Wednesday, August 28, 2013

New release - Arran Devil's Punchbowl Chapter II

This whisky is the latest limited edition single malt from the independent and award winning Isle of Arran Distillers. The Devil's Punch Bowl Chapter II follows in the footsteps of the original Devil's Punch Bowl, which was released last year and received much acclaim.  The release is named after a spectacular local geological site on the isle of Arran, which sees a waterfall plunge into a turbulent cauldron shaped pool.  The second expression is subtitled Angels & Devil.

Arran is one of the youngest single malt whisky distilleries in Scotland - production began in 1995 and it has recently celebrated its 18th birthday.. The first single malt whisky released in 1998.  The core range of whiskies is ever expanding and gaining recognition around the globe.. The distillery is located near the village of Lochranza on the isle of Arran, which lies between the Campbeltown peninsula and the west Lowland coast. It became the first legal distillery on the island since the 1840s and is one of Scotland's smaller distilleries with a production capacity of 750,000 litres per year.

In total 27 casks (17 ex-sherry and 10 ex-bourbon casks) have been selected by Master Distiller James MacTaggart and these include some of Arran's oldest peated single malt, which dates back to 2004. These casks have yielded 6,600 bottles.  It has been bottled at the natural cask strength of 53.1% ABV and has a recommended retail price of £72.99.  It has a worldwide release through specialist whisky retailers in key markets including Asia, Canada, Europe, the UK and the USA.  For more information, visit www.arranwhisky.com.

Our tasting notes
The colour is golden yellow and the nose has a welcoming and fresh vibrancy about it. There is a lovely initial combination of honey and green apple aromas, and these are backed up by toffee and some dried fruits (think of sultanas and raisins especially).  The foundation of the nose is built around plenty of malty cereal and earthy tobacco-like aromas.  In addition there are further cinnamon and candied lemon peel aromas detected.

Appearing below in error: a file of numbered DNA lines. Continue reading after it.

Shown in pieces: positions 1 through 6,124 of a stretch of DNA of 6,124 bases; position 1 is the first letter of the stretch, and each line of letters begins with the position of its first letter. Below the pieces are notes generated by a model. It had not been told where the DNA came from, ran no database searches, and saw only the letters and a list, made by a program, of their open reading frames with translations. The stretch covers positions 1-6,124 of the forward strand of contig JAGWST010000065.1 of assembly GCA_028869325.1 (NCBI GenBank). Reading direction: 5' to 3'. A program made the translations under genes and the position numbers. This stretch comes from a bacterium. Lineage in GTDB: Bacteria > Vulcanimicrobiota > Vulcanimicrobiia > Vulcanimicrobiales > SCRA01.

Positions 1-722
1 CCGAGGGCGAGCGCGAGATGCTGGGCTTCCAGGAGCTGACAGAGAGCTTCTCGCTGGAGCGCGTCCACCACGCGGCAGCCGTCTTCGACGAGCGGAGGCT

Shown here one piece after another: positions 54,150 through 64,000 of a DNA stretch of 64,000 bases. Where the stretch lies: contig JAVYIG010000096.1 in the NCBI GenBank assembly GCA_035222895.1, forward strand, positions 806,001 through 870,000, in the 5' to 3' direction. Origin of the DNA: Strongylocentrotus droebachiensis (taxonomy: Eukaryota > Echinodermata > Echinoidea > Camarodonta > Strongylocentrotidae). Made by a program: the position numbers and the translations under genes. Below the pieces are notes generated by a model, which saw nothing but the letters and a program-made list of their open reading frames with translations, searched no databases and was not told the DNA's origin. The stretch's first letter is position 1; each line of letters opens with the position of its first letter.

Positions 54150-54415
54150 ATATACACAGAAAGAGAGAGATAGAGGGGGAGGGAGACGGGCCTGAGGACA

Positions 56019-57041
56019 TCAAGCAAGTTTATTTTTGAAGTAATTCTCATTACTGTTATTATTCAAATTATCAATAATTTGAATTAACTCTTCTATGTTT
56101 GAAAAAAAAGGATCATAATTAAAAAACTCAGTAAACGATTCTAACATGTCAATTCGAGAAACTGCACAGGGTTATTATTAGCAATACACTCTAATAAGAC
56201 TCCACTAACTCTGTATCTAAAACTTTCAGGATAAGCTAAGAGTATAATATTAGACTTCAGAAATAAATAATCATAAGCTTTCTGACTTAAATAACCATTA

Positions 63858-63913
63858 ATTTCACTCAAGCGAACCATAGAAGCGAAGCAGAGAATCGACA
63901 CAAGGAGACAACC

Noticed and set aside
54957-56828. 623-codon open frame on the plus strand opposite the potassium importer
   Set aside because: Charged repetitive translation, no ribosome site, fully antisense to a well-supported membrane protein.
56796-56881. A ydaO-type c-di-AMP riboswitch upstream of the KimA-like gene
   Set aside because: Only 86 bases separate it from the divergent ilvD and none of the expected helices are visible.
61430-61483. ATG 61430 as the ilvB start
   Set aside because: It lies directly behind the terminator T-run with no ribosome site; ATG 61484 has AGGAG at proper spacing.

On the palate, it is the candied lemon note that hits first and this is much more prominent than on the nose.  This is accompanied by a mix of warming wood and earthy spices (imagine cinnamon, nutmeg and ginger).  Once the tangy lemon note begins to fade and turn a little more tropical (think of something like dried mango), elements of honey and vanilla fudge begin to come to the fore.  Then come the malty cereal notes from the nose and more wood cinnamon-like spice - this adds a little dryness.  The earthy smokiness lingers away in the background and maintains the vegetal tobacco-like quality as demonstrated on the nose.

The finish is on the short side and begins with the sugary honey, fudge and cereal notes to the fore.  These are soon overtaken by the earthy, smoky and woody spice notes - this makes the whisky grip the taste buds and gives a pleasant dryness.  A late hit of candied lemon finishes things off.

A dash of water helps to soften the whisky.  The lemon note is still prominent but it feels creamier with the variety of notes more integrated. The malted barley cereal and vanilla fudge notes really shine through, while the woody spices and soft subtle smoke are dampened.

What's the verdict?
This is another solid offering from Arran and we like the continued experimentation that the distillery is doing.  The nose is superb and the palate is good, while the finish is a little short and the only disappointment as a result.  The combination of aromas and flavours offers plenty for beginners and experienced whisky drinkers alike.  The way the lemon, wood spice and mild smoky notes sit together is particularly pleasing.  The limited nature of this means that you will have to act quickly if you like the sound of it and fancy buying a bottle.

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